Date: 7 March 2021
Trail covered: 28km (kms 2874.4 to 2902.4)
Weather: very very blah
Ah Longwood Forest. The day I’d been dreading but also excited about for quite some time. The last major challenge before the South Coast and before my beer and burger at the Tavern.
It was raining through the night and still was while Nicola and I were making breakfast. I suggested that I will depart once the rain stops, or if it doesn’t stop before 9:30am, then just go then. She said she’s just going to go as soon as she’s packed. So I need to toughen up and go too because it would be nice to have two people for this section, plus my small gas canister might not last two more days and Nicola was nice and said I could borrow hers if I had to.
I could’ve picked a gas canister up at Birchwood Station. They had tons in the free food box.
I was feeling excited about today, well everything except the rain. Nicola said she was dreading it.
Today it seems to be 3km of road walk, then a steady climb from 100m up to 800m over 10km. Then a descent to 400m followed by a steep climb back to 800m. The distance is supposed to be 28km. It’s going to be a hard day there’s no denying it.
We left at 8:20am and well, that’s when the fun started. The rain was light rain at first, so as we walked down the gravel road…
…our spirits were high and we chatted about stuff. After the 3km of gravel road, the next 3km were a forestry road and it was quite beautiful, so that made me pleasantly surprised.
However the rain was getting heavier and there was no blue sky to be seen anywhere. It kept crossing my mind “it’s not too late to turn back ya know”, but we pressed on.
As we started into the actual forest, it soon became clear what we were in for today. Mud. Lots of mud. We were expecting the mud, and I guess you could say we weren’t disappointed.
What we weren’t expecting was for the rain to get harder, the wind to increase and the temperature to plummet. At 9:30am I had to stop and get my gloves because my hands were freezing, and at that time I also put my phone deep into my pack so it didn’t get damaged by the rain. So that means no more photos for the walk today, sadly. Even if I had my phone handy, my fingers were so cold and everything was so wet I couldn’t have taken the photo anyway.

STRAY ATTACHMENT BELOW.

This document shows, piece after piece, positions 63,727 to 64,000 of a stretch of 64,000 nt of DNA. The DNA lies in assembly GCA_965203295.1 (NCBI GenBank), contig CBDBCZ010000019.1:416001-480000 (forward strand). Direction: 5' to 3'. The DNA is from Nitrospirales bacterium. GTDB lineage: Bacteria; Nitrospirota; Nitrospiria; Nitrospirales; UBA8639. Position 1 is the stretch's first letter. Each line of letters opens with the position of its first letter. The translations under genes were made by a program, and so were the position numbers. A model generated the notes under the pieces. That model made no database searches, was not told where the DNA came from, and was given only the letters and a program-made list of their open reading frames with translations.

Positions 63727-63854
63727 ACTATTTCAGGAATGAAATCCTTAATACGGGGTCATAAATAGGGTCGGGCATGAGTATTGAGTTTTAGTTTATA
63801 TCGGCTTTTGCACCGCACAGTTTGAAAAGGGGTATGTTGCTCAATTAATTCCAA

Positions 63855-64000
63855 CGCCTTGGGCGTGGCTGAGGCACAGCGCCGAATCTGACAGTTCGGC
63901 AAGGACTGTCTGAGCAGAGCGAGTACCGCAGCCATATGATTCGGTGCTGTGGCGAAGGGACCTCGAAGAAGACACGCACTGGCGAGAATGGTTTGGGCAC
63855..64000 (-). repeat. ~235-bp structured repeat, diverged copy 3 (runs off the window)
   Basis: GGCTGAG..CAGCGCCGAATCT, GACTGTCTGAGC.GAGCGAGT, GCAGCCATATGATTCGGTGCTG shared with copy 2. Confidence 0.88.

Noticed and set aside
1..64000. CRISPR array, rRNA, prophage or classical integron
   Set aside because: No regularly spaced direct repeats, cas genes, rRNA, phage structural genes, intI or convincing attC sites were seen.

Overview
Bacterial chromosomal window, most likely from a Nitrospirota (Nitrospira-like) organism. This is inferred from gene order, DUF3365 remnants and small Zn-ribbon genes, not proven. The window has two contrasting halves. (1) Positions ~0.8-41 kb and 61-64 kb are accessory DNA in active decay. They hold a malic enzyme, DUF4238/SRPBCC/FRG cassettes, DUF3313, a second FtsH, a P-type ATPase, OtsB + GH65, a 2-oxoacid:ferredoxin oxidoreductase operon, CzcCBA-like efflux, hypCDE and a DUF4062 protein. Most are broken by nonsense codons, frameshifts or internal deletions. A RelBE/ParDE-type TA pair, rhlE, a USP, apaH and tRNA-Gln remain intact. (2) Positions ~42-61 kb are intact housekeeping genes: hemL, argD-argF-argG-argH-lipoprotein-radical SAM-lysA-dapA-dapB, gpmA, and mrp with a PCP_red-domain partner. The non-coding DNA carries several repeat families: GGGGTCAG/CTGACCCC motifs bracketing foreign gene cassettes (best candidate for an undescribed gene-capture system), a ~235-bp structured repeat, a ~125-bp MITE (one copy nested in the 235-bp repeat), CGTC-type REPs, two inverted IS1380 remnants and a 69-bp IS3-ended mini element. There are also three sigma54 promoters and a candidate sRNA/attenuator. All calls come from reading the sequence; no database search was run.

Actually there is one more photo – the 11am picture. When I put my phone in my pack I didn’t disable the 11am alarm so I had to get the phone out of the pack and silence the alarm. So I at least took the 11am photo, and here it is.
There’s only a small amount of mud where we stopped there, compared to further on. Half the day was spend trying to get around giant mud puddles. We were prepared to walk through a lot of the mud since we were drenched anyway, but not when the mud was knee deep, which judging how deep our walking poles sunk into it, was how deep it was.
When we actually entered the forest itself, the rain didn’t hit us so hard and neither did the wind because we were sheltered. It was actually a nice forest apart from the mud.
There were three separate parts on the walk today which were above the tree-line – we called these bits the “exposed” bits. The first exposed bit was past a big radio tower of some kind and that was okay because the path from there was the 4WD access path to the tower. It lead to a cool quarry which had a burnt out car there. I wish I could’ve taken a photo.
The second exposed bit wasn’t bad too, as there was a temporary break in the rain then. We saw two more northbounders and we had a chat with them. They wondered if they would be able to reach Merrivale Hut since they started a bit late but we told them they’d be fine.